Section 20001(a) of the Vehicle Code provides: “The driver of a vehicle involved in an accident resulting in injury to a person, other than himself or herself, or in the death of a person shall immediately stop the vehicle at the scene of the accident and shall fulfill the requirements of Sections 20003 and 20004.” Vehicle Code sections 20003 and 20004, in turn, require the driver to stop and provide identification and render aid to the victim, as well as to report the accident to authorities if there is no police officer present. Failure to comply with these requirements is a criminal offense. (Veh. Code, § 20001, subd. (b)(1) & (2).)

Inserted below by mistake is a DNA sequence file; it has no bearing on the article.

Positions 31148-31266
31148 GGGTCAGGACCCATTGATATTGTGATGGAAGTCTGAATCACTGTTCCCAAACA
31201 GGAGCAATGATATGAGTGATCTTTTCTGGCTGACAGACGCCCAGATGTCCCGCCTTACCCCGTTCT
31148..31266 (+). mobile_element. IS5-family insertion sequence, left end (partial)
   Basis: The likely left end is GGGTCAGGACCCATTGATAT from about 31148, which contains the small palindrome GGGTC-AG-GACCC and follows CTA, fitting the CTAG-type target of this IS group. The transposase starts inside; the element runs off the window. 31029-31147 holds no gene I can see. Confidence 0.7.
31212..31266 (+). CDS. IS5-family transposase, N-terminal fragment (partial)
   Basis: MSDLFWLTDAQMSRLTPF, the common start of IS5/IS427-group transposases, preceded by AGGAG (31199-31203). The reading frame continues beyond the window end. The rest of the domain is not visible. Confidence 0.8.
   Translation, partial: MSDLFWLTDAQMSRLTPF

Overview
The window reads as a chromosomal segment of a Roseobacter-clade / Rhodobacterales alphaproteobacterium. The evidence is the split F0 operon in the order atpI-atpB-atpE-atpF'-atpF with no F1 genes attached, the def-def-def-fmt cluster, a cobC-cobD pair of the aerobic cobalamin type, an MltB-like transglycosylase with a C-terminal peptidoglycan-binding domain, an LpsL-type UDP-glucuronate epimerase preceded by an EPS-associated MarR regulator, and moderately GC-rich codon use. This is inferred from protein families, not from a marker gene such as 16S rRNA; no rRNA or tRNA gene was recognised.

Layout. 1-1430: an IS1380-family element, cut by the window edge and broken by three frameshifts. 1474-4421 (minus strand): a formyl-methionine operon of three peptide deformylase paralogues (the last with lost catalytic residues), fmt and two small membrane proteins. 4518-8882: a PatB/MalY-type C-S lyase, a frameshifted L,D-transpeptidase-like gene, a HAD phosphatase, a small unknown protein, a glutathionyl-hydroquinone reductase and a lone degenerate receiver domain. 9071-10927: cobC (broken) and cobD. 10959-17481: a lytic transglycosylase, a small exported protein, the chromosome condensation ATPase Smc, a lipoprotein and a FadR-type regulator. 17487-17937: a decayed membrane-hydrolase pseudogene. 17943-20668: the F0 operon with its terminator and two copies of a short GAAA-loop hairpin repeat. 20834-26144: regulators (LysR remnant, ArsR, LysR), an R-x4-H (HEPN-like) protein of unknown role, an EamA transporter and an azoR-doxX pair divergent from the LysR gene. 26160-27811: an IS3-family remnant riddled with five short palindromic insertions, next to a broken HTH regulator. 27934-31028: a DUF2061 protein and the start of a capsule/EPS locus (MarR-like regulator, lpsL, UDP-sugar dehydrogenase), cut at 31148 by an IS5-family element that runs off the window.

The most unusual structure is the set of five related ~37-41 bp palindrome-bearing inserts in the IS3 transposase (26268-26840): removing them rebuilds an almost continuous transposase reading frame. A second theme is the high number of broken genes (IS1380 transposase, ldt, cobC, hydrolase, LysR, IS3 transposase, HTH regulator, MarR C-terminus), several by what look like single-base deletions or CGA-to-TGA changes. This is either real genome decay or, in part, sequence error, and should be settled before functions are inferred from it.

As courts have repeatedly observed, although the Vehicle Code section 20001(a) offense is commonly referred to as a “hit and run,” the term is something of a misnomer; the offense is “more accurately described as fleeing the scene of an injury accident.” (Valdez, supra, 189 Cal.App.4th at p. 84.) That is to say, “ ‘the act made criminal’ ” under the statute “ ‘is not the “hitting” but the “running.” ’ ” (Id. at p. 87.) “ ‘The legislative purpose of sections 20001 and 20003 is to prevent the driver of a vehicle involved in an injury-causing accident from leaving injured persons in distress and danger for want of medical care and from attempting to avoid possible civil or criminal liability for the accident by failing to identify oneself.’ ” (Escobar, supra, 235 Cal.App.3d at p. 1510.)